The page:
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Coping with loss during the holiday

Dr. Paul
Holiday Christmas candles.

Like many others, my holidays are tinged with sad memories. When I was 13, my beloved grandmother who lived with us, died suddenly of a heart attack two weeks before my birthday, which happens to fall on December 26th. That year, both my birthday, and the holiday was touched with sadness and loss. When I was 28, my brother was killed by a drunk driver. The last time I saw him was over the Christmas holiday. Just three years ago, my mother had a heart attack during our yearly holiday gathering that brought her to the end of her life two months later. Read more about Coping with loss during the holiday

Healthy holidays

Too often we see the holidays as a time of over-indulgence, which means we often abandon our healthy habits and can feel obligated to eat and drink to abundance. Hey, ‘tis the season, right? Not so fast. The holidays are hectic!  It’s increasingly important to get plenty of sleep, exercise and plan your meals ahead of time so that you can make it through the season feeling satisfied, in control and stress-free. Read more about Healthy holidays

Brothers and sisters

Dr. Paul
Brother and sister reading tablet.

Brothers and sisters have a unique relationship, unlike any other ones in life. We choose our friends and partners, but we are stuck with our siblings—like them or not! We grow up with them, and they grow up with us. We can have a close relationship with them, no relationship at all, and everything in between. Read more about Brothers and sisters

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Single parents deserve our admiration

Dr. Paul
Single mother combing childs hair.

Single Moms and Dads have a rough go, especially over the holidays. Working full time to make ends meets, giving kids the attention they need and deserve, keeping the fridge stocked, nutritious meals on the table, staying ahead of the laundry, and keeping work demands at bay is exhausting. Single parents deserve our admiration and support. Read more about Single parents deserve our admiration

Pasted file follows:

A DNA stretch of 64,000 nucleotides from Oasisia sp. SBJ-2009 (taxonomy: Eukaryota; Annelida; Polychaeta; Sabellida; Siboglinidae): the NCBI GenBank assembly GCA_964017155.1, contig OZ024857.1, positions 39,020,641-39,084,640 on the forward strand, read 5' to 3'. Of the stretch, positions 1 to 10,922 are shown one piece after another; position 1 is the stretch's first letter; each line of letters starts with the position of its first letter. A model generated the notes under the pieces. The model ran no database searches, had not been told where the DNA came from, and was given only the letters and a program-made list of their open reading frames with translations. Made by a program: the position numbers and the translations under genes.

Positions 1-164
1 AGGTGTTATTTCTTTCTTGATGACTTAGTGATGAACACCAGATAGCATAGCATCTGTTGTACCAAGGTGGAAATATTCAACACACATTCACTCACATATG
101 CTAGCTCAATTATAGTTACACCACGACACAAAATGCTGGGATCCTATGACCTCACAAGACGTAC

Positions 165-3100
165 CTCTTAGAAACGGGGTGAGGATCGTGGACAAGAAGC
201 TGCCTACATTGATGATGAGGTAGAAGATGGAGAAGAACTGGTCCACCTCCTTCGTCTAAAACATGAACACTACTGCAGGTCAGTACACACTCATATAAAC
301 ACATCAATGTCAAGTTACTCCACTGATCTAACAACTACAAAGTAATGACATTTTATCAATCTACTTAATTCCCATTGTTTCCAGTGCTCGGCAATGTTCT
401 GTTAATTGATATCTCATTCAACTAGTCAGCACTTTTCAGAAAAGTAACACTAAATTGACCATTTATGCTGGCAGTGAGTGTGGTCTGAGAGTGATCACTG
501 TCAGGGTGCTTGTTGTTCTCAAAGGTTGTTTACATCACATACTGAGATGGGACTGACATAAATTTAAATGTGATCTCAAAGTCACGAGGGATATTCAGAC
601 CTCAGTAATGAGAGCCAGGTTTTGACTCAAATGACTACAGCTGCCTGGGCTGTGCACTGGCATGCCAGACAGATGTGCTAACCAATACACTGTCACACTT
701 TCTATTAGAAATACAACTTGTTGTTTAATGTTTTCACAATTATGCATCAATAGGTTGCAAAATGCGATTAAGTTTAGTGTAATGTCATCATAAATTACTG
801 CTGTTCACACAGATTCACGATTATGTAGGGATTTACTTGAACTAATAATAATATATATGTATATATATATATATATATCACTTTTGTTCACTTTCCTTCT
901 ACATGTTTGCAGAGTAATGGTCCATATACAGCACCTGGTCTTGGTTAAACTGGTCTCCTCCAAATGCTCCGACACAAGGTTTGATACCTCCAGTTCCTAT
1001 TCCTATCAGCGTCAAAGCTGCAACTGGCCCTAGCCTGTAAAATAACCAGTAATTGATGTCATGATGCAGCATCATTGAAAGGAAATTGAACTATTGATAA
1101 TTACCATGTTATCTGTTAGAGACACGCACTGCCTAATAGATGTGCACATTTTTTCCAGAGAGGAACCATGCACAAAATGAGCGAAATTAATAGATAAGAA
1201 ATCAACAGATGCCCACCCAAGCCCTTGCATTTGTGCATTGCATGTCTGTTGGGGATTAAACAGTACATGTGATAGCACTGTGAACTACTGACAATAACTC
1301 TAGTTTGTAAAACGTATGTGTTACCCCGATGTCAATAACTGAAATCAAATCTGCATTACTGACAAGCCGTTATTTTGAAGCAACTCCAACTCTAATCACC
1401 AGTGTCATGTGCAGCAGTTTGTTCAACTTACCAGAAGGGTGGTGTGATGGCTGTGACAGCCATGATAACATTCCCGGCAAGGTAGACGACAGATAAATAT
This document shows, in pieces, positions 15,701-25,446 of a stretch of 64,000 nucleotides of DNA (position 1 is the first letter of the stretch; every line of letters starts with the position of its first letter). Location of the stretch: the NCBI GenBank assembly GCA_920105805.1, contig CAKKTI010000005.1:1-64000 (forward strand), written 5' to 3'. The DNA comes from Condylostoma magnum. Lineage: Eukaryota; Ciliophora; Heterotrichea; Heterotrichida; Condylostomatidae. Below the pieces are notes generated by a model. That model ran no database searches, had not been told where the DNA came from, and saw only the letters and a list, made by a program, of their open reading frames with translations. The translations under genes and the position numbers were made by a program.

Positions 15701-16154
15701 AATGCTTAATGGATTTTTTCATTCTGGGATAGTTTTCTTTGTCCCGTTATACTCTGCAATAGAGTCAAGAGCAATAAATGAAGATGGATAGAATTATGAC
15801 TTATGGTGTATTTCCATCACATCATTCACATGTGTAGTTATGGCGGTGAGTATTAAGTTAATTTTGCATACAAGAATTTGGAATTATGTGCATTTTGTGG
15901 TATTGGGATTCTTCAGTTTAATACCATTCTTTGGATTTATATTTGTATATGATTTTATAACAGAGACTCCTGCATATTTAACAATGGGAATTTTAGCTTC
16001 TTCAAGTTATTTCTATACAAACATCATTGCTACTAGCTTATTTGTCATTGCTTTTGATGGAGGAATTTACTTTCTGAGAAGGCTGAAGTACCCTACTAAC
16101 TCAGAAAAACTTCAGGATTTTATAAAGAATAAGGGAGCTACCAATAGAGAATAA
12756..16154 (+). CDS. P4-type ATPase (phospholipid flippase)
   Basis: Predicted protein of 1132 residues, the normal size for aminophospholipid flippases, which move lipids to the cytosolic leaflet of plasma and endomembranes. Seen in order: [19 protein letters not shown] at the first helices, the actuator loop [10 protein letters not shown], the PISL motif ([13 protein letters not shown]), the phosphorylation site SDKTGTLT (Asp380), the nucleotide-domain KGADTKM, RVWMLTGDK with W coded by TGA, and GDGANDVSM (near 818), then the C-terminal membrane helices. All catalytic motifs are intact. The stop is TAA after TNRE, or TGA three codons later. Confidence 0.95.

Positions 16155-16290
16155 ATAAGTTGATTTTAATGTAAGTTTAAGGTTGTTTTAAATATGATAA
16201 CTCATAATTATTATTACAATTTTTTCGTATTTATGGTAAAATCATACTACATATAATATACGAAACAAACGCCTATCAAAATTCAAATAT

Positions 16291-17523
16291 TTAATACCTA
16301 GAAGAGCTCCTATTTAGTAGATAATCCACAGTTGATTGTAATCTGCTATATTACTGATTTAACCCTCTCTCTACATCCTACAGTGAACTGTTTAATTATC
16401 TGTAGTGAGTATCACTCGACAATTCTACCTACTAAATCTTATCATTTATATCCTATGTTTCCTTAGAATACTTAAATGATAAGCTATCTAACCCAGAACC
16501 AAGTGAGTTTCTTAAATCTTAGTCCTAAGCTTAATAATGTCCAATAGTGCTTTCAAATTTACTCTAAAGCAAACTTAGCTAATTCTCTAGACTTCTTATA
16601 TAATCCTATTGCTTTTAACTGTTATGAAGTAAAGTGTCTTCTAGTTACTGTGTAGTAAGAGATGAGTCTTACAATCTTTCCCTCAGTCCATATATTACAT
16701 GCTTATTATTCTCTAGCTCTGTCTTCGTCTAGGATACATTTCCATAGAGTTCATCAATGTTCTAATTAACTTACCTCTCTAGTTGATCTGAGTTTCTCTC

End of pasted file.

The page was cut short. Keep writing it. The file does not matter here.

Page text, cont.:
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What is gestational diabetes?

Many women during the course of their pregnancy can develop gestational diabetes. A diagnosis of this form of diabetes does not mean that you’ve had diabetes prior to pregnancy or that you will have it after giving birth.

It is not exactly known how gestational diabetes occurs, but through research, we have some clues. You placenta supports the baby as it grows. Hormones produced by the placenta help the baby develop. But these hormones can also inhibit the mother’s insulin in her body. She may need as much as three times the normal amount of insulin. Read more about What is gestational diabetes?

Happy Thanksgiving

Did you know the average American consumes an extra 2,000 calories during the Thanksgiving meal? That’s without having a second helping! This means that the average 180-pound person would have to walk almost 3.5 miles an hour for five hours or more to burn off those extra calories. It’s unlikely that any of us have the time to burn these extra calories. Read more about Happy Thanksgiving

Getting ready for the holidays

Dr. Paul
Family and friends around holiday table.

How did the end of November arrive so quickly? As I get older, time passes quickly. I blink—and it’s a month later! Read more about Getting ready for the holidays

What is diabetes?

November is Diabetes Awareness month. Did you know more than 1.4 million Americans are diagnosed with diabetes every year? Diabetes is a disease that involve problems with the hormone insulin.

What is diabetes?

In a healthy body, the pancreas releases insulin to help your body store and use sugar and fat from the food you eat. Diabetes occurs when the pancreas produces very little or no insulin, or when the body does not respond appropriately to insulin. Read more about What is diabetes?

A New President

Dr. Paul
The White House lawn.

The pollsters mined reams of data before last week’s election—they hoped to predict who would be the next President. In this 21st century, we rely on science and technology to provide us with answers. We carry computers (aka smartphones) in our pants pockets that provide us with instant information about every aspect of our lives and the world around us. Yet, last week’s election results just go to show you—we don’t always know what people will do.

Free will reigns. Read more about A New President

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